The Pew Charitable Trusts are a collection of funds established between 1948 and 1979 by relatives of Sun Oil founder Joseph N. Pew. Their broad mandate to contribute to public health and welfare was originally confined to Philadelphia. Today, the Pew Trusts constitute one of America’s largest national foundations.
Support to the arts, including new music, began early in the Trusts’ history with operating support to Philadelphia arts organizations. That support was reorganized in the late 1980s as the Culture Program‘s “Philadelphia Program.” It was administered in New York by Meet The Composer, and there were many grants for new music including jazz. A competitive program supporting innovative projects, the Philadelphia Program is now administered in Philadelphia by Settlement Music School.
Pew was one of the foundations that stepped in to save Meet The Composer’s Orchestra Residencies Program when Exxon withdrew support in 1987. Pew support was earmarked for the Philadelphia Orchestra residency. Through that relationship, Pew became a principal supporter, with the Ford Foundation, of Meet The Composer’s Composer/Choreographer Project, a national commissioning program providing fees for both composers and choreographers to work together. The program was active from 1988 until 1999.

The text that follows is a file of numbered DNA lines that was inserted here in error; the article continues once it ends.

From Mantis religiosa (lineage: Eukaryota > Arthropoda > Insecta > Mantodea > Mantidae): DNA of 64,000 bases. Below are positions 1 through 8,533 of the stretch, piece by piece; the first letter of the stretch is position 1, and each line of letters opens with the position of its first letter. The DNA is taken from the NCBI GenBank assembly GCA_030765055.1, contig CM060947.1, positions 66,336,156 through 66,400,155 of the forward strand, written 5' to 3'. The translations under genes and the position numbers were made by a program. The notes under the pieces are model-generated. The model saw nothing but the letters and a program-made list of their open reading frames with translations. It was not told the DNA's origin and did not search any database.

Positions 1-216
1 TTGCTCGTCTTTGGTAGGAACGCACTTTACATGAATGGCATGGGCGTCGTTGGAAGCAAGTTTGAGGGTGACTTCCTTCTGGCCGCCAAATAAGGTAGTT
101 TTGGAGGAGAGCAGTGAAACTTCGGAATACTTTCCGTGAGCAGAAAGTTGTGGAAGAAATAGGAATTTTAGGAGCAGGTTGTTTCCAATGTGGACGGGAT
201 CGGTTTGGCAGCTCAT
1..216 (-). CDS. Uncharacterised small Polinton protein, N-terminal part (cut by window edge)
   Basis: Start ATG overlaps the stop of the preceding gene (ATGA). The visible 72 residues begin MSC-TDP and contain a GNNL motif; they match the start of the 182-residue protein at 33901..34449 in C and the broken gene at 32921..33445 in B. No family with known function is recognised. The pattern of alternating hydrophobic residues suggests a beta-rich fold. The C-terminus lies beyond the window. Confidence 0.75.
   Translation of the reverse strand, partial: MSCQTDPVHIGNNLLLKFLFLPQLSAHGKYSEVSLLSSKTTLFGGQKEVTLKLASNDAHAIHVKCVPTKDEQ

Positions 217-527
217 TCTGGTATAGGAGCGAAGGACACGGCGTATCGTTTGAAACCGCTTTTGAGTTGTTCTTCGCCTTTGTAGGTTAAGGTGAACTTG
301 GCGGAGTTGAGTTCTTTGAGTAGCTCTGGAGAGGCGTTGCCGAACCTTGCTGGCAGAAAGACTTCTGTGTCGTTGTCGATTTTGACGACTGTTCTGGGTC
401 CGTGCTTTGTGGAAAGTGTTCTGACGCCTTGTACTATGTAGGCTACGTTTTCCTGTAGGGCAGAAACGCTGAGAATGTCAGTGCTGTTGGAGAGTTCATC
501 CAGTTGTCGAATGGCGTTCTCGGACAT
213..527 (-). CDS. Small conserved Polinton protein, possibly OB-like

With the end of the Orchestra Residencies Program, Pew stepped up as the lead sponsor of New Residencies, Meet The Composer’s next-generation project to put composers in residence in a wide variety of community-based scenarios, nationwide. Pew’s commitment over the nine rounds of that ongoing program has amounted to over $3.6 million.
In 1999, Pew announced a shift in strategy. The Culture Program, while continuing the Philadelphia Program, now focuses on advocacy and public policy around the arts. Pew’s leadership in support for new music has ended, at least for now.
From On the Money: New Music Funding in the United States
by Theodore Wiprud
© 2000 NewMusicBox